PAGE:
The FTX Ponzi: Uncovering The Largest Fraud In Crypto History

Modern day alchemy, unsurprisingly, failed. A deep dive into FTX and the events leading to the collapse of the now notorious crypto exchange.

The below is an excerpt from the Bitcoin Magazine Pro report on the rise and fall of FTX. To read and download the entire 30-page report, follow this link.

The Beginnings

Where did it all start for Sam Bankman-Fried? As the story goes, Bankman-Fried, a former international ETF trader at Jane Street Capital, stumbled upon the nascent bitcoin/cryptocurrency markets in 2017 and was shocked at the amount of “risk-free” arbitrage opportunity that existed.

In particular, Bankman-Fried said the infamous Kimchi Premium, which is the large difference between the price of bitcoin in South Korea versus other global markets (due to capital controls), was a particular opportunity that he took advantage of to first start making his millions, and eventually billions …

At least that’s how the story goes.

The Kimchi Premium – Source: Santiment Content

The real story, while possibly similar to what SBF liked to tell to explain the meteoric rise of Alameda and subsequently FTX, looks to have been one riddled with deception and fraud, as the “smartest guy in the room” narrative, one that saw Bankman-Fried on the cover of Forbes and touted as the “modern day JP Morgan,” quickly changed to one of massive scandal in what looks to be the largest financial fraud in modern history.

The Start Of The Alameda Ponzi

As the story goes, Alameda Research was a high-flying proprietary trading fund that used quantitative strategies to achieve outsized returns in the cryptocurrency market. While the story was believable on the surface, due to the seemingly inefficient nature of the cryptocurrency market/industry, the red flags for Alameda were glaring from the start.

As the fallout of FTX unfolded, previous Alameda Research pitch decks from 2019 began to circulate, and for many the content was quite shocking. We will include the full deck below before diving into our analysis. 

The deck contains many glaring red flags, including multiple grammatical errors, including the offering of only one investment product of “15% annualized fixed rate loans” that promise to have “no downside.”

All glaring red flags.

Similarly, the shape of the advertised Alameda equity curve (visualized in red), which seemingly was up and to the right with minimal volatility, while the broader cryptocurrency markets were in the midst of a violent bear market with vicious bear market rallies. While it is 100% possible for a firm to perform well in a bear market on the short side, the ability to generate consistent returns with near infinitesimal portfolio drawdowns is not a naturally occurring reality in financial markets. Actually, it is a tell-tale sign of a Ponzi scheme, of which we have seen before, throughout history.

The performance of Bernie Madoff’s Fairfield Sentry Ltd for nearly two decades operated quite similarly to what Alameda was promoting via their pitch deck in 2019:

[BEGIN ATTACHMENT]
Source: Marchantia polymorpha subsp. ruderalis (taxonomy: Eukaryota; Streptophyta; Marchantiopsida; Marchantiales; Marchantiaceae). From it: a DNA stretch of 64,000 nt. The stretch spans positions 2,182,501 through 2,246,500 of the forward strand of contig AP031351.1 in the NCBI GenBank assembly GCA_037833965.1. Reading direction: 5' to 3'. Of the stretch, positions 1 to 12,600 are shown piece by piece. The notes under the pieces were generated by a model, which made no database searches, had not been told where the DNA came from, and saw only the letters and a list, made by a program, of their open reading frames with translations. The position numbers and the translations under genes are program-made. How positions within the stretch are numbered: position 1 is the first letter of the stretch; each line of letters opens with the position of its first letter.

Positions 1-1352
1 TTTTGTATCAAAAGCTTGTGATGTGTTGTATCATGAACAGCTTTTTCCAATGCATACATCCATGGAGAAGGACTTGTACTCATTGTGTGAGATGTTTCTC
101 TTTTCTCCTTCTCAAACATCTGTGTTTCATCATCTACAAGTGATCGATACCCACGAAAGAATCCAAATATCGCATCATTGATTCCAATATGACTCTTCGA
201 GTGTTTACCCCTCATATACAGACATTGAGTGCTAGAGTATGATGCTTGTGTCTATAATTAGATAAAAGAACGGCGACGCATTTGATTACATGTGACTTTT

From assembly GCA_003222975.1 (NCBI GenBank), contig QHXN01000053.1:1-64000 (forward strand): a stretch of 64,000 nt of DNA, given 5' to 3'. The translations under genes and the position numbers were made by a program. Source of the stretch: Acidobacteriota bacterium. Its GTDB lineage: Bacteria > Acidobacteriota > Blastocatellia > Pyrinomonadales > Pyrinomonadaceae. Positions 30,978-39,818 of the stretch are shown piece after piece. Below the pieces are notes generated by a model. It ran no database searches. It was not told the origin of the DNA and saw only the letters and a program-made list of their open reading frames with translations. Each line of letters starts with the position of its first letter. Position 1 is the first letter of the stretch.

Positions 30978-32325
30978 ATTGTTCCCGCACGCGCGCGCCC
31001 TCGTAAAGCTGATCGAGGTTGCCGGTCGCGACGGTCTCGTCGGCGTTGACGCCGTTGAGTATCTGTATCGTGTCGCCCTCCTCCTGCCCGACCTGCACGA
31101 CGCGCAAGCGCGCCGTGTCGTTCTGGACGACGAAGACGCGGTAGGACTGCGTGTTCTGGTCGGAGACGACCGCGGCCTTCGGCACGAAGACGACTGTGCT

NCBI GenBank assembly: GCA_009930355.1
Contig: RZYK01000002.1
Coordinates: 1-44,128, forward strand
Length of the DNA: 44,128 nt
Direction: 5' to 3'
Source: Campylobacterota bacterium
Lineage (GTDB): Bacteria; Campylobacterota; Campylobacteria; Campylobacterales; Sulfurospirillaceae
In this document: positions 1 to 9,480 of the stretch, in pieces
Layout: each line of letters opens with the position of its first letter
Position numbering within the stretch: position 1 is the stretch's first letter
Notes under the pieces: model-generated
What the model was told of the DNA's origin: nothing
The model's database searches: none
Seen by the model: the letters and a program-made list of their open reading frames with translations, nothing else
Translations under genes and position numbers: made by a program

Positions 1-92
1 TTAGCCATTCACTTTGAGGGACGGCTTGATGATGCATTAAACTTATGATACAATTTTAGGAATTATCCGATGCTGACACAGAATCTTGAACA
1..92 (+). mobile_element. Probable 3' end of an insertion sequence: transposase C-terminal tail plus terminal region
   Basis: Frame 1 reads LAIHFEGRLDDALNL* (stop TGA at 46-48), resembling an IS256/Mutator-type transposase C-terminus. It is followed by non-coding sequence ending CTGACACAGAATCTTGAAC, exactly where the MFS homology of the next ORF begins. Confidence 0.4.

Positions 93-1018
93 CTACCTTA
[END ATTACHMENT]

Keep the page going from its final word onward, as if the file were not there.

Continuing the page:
Up-only returns regardless of broader market regimeMinimal volatility/drawdowns Guaranteeing the payout of returns while fraudulently paying out early investors with the capital of new investors 

Stated returns by Bernie Madoff’s fund

It appears that Alameda’s scheme began to run out of steam in 2019, which is when the firm pivoted to creating an exchange with an ICO (initial coin offering) in the form of FTT to continue to source capital. Zhu Su, the co-founder of now-defunct hedge fund Three Arrows Capital, seemed skeptical.

Source

Approximately three months later, Zhu took to Twitter again to express his skepticism about Alameda’s next venture, the launch of an ICO and a new crypto derivatives exchange.

“These same guys are now trying to launch a “bitmex competitor” and do an ICO for it. 🤔” – Tweet, 4/13/19

Beneath this tweet, Zhu said the following while posting a screenshot of the FTT white paper:

“Last time they pressured my biz partner to get me to delete the tweet. They started doing this ICO after they couldn’t find any more greater fools to borrow from even at 20%+. I get why nobody calls out scams early enough. Risk of exclusion higher than return from exposing.” – Tweet, 4/13/19 

Additionally, FTT could be used as collateral in the FTX cross-collateralized liquidation engine. FTT received a collateral weighting of 0.95, whereas USDT & BTC received 0.975 and USD & USDC received a weighting of 1.00. This was true until the collapse of the exchange. 

Source: https://help.ftx.com/hc/en-us/articles/360031149632

FTT Token

The FTT token was described as the “backbone” of the FTX exchange and was issued on Ethereum as a ERC20 token. In reality, it was mostly a rewards based marketing scheme to attract more users to the FTX platform and to prop up balance sheets. Most of the FTT supply was held by FTX and Alameda Research and Alameda was even in the initial seed round to fund the token. Out of the 350 million total supply of FTT, 280 million (80%) of it was controlled by FTX and 27.5 million made their way to an Alameda wallet.